While Sean's repertoire includes Irish traditional songs, especially those with which he grew up in Co. Tyrone, and contemporary material some of which is his own he has become synonymous in the north of Ireland for The ‘Homes of Donegal'. Originally the closing track on the LP of 'On Breezes fresh and fair', Seán's relationship with 'The Homes of Donegal' has a curious history. In the late 80's, prior, to the recording of 'On Breezes fresh and fair' Seán was invited to appear at a memorial concert at the Ulster Hall in Belfast in memory of that grand old man of Irish folk music Francie McPeake. It was at this concert that Seán first sang his version of 'The Homes of Donegal'. He made such an impression that night with the song that afterwards Tommy Sands pressed Seán into including it on the album 'On Breezes fresh and fair' - how right the astute Tommy was!

After the release of the album, people began to request the song at gigs and soon he became known as the man who sings 'The Homes of Donegal'. 'The old song had been around for years. However, people were now saying that it seemed as if they had heard it for the first time'. When Seán re-recorded it much later on another album 'Like a Morning Star Fading', Eamon Friel and Gerry Anderson (both on Radio Ulster) picked it up and Gerry Anderson used the song on his playlist so frequently that

recording giant EMI included it on their 'Rare OuI Times' compilation album that reached the Irish charts in 1999. This was an achievement for an independent artist from the north of Ireland who was largely unknown down south at the time. Tommy, Colum and Ben Sands also used the song extensively on the radio programs as did Fr. Brian Darcy, Seán Coyle, and Donncha Ó'Dúlaing on RTE Radio 1 . The song has become synonymous with Seán, so much so, that at his concerts and gigs Sean had only to play the opening lines of the introduction of 'The Homes' to get an immediate audience reaction.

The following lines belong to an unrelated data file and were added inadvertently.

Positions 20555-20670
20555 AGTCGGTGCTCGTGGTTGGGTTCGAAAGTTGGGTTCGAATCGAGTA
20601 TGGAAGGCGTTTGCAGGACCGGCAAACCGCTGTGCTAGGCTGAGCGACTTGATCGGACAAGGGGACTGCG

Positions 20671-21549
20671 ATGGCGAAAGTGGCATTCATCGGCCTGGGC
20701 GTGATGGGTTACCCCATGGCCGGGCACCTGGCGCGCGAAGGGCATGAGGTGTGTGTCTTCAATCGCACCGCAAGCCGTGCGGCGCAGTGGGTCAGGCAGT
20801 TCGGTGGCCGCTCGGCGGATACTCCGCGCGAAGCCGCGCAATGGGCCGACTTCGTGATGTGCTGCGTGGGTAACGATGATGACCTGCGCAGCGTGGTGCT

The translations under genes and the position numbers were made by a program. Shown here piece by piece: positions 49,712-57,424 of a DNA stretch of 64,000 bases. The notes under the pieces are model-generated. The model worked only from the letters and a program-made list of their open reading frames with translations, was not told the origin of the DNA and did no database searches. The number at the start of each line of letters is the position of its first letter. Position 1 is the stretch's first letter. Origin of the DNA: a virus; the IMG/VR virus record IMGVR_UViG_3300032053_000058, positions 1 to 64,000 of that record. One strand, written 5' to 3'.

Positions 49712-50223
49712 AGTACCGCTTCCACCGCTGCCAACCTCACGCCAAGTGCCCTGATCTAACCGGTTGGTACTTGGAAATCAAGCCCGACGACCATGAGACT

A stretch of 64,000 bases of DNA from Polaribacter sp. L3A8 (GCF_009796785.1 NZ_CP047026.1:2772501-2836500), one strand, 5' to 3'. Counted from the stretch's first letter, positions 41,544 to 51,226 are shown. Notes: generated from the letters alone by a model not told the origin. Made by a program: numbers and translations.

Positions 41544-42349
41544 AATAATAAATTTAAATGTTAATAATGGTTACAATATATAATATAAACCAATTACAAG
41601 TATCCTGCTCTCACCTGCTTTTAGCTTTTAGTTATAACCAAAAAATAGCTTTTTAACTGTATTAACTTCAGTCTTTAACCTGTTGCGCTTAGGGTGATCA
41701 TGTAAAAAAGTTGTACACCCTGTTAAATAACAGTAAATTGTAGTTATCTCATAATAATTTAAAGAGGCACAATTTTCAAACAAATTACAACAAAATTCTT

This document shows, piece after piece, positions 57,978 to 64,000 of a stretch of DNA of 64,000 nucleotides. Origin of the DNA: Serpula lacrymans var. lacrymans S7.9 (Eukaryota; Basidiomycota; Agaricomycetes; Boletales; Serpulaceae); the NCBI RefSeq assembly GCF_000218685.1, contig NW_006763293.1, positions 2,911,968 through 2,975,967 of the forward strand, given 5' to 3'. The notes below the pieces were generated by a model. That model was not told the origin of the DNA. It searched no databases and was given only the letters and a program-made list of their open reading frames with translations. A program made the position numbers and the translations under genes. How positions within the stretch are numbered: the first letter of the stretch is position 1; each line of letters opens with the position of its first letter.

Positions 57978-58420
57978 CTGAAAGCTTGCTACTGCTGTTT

Seán has also played major Folk Festivals including Belfast, Rostrevor and Ballyshannon at home and abroad and toured in England, Scotland the USA and Germany. Two more albums followed 'Live at the Fiddlers Green International Festival', and the gorgeous ' Erin's Lovely Home', his first CD. That album and his last two releases 'On Breezes Fresh and Fair' and 'Like a Morning Star Fading' have graced the world of circular silver discs. Tours in Germany, Scotland and England had gained a following and things looked good but then tragedy struck with the death of his eldest son Michael in 1998. Michael then studying Law in Glamorgan University in Wales was killed in a freak accident.

Michael's death sent Seán Donnelly's world into a spin and began a prolonged period of grief. The release of 'Like A Morning Star Fading' helped lift the veil somewhat, but soon the guitar stayed above the fireplace permanently as Seán gradually withdrew from music and performing and literally disappeared from the folk scene. Eventually he succumbed to private despair and depression and had to seek professional counseling. However, his wife Elizabeth, family, and close friends supported him, as always. They were not going to let Seán Donnelly disappear into the void if they could help it.